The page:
As a twenty something year-old, I hover on the border between being a millennial and a Gen Z. I’m old enough to still remember dial-up internet when you couldn’t use the computer and the phone at the same time. How CD players gave way to MP3 players to iPods to iPhones. But I’m young enough that I’d like to think I’m pretty savvy with navigating social media and internet lingo too.
As a venture investor at Norwest, I focus on a wide range of areas including DTC, ecommerce, social, and marketplaces. I’m fortunate to work with investors and board members of companies such as Udemy, Grove Collaborative, Talkspace, and Imperfect Foods, some of which built their marketing strategies around the millennial generation. We even have two partners who helped build social platforms Facebook and LinkedIn.
Being on the cusp of two generations affords me an interesting perspective of seeing how the two generations intersect and diverge. And while millennials are well-documented, I wanted to learn more about this emerging generation poised to outstrip millennials in terms of economic power ($34Bn a year and growing). A couple of months’ worth of work later, these efforts culminated in a presentation that features some of the key social trends that can lead to large opportunities for new startups catering to the Gen Z market.
Disclaimer: this trend analysis was created prior to the events of COVID-19, which is why it’s mostly devoid of any mention of the pandemic and its impact. The trends remain prevalent, and several have been accelerated as a result of the new environment.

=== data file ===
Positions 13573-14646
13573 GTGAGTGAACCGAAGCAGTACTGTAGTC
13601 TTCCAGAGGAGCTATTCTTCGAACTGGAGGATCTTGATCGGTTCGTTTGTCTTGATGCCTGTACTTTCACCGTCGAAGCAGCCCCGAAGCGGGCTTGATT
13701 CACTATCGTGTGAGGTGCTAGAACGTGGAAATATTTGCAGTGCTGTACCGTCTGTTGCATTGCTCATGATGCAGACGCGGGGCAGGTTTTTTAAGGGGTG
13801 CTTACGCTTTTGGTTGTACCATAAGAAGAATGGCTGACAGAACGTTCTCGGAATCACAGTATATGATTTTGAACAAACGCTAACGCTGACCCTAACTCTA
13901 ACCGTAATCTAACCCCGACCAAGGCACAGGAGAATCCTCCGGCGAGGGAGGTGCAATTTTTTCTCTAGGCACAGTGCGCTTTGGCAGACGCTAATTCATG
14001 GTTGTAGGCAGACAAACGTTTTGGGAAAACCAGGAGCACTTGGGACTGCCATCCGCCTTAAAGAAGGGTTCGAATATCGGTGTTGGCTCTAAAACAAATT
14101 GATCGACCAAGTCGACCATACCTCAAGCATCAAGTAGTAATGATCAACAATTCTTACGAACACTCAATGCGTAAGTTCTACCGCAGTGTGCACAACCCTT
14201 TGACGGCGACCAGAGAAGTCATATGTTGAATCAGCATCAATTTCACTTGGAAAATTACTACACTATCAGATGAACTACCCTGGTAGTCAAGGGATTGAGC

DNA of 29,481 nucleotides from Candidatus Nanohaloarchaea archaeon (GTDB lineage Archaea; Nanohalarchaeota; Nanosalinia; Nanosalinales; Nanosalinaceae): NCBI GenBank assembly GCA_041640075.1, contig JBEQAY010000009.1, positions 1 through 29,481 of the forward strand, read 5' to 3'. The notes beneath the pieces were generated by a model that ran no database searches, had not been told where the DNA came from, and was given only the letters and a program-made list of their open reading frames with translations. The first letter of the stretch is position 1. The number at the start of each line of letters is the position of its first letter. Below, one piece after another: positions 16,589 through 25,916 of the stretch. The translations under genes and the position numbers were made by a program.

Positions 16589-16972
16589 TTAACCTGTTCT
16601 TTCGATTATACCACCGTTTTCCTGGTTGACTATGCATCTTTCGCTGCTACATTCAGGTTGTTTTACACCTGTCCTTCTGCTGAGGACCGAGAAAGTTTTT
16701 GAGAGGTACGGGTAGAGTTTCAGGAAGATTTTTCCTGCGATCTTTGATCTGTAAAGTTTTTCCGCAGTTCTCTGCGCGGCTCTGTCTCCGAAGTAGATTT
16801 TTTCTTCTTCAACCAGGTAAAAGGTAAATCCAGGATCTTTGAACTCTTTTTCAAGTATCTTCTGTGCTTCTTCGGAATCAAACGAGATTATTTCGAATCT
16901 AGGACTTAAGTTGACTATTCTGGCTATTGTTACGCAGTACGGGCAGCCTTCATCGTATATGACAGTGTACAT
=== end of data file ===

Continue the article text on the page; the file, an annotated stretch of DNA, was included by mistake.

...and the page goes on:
Who is Gen Z?
Gen Zs were generally born between 1997–2010, ranging from 10–23 years old. There are slightly more of them in the world compared to millennials (2.5Bn vs 2.4Bn), and they are the first truly digitally native generation. The oldest subset were in middle to high school when Instagram, Snapchat, and TikTok launched. The same group were in elementary school when Facebook, Myspace, and the first iPhone were released. The youngest weren’t even born yet. As a whole, Gen Zs have considerable spending power at $34Bn per year (mostly from their parents), and this number will only continue to increase as the oldest Gen Zs graduate college and enter the workforce.
In terms of characteristics, Gen Zs share many traits with millennials but exhibit them to a greater degree — hence the nickname “millennials on steroids.”
- They are multinational with online friends in different countries. Gen Z are hyper inclusive with a greater percentage of them having friends of different sexual orientations (59% in one survey) and races (81% in the same survey) than any other generation.
- They are diverse. In the US, they consist of the most racially and ethnically diverse generation with 48% of Gen Zs being non-Caucasian.
However, Gen Zs differ from millennials in several ways.
- They care a lot about individuality and standing out — they care less about branded clothing compared to millennials who generally used brands such as Hollister and Abercrombie & Fitch to blend in, and many of them consider Billie Eilish with her no makeup, baggy and often eccentric clothes to be a role model for them.
- Gen Zs are significantly more entrepreneurial too; they are 55% more likely than millennials to want to start businesses and side hustles.
- In addition, compared to other generations, they’re the most pessimistic about the world, feel the loneliest, and consider themselves to be in the worst health as a generation. However, Gen Zs are also more open with sharing those feelings with their peers too — in what I’ve termed negative openness.
What does Gen Z like?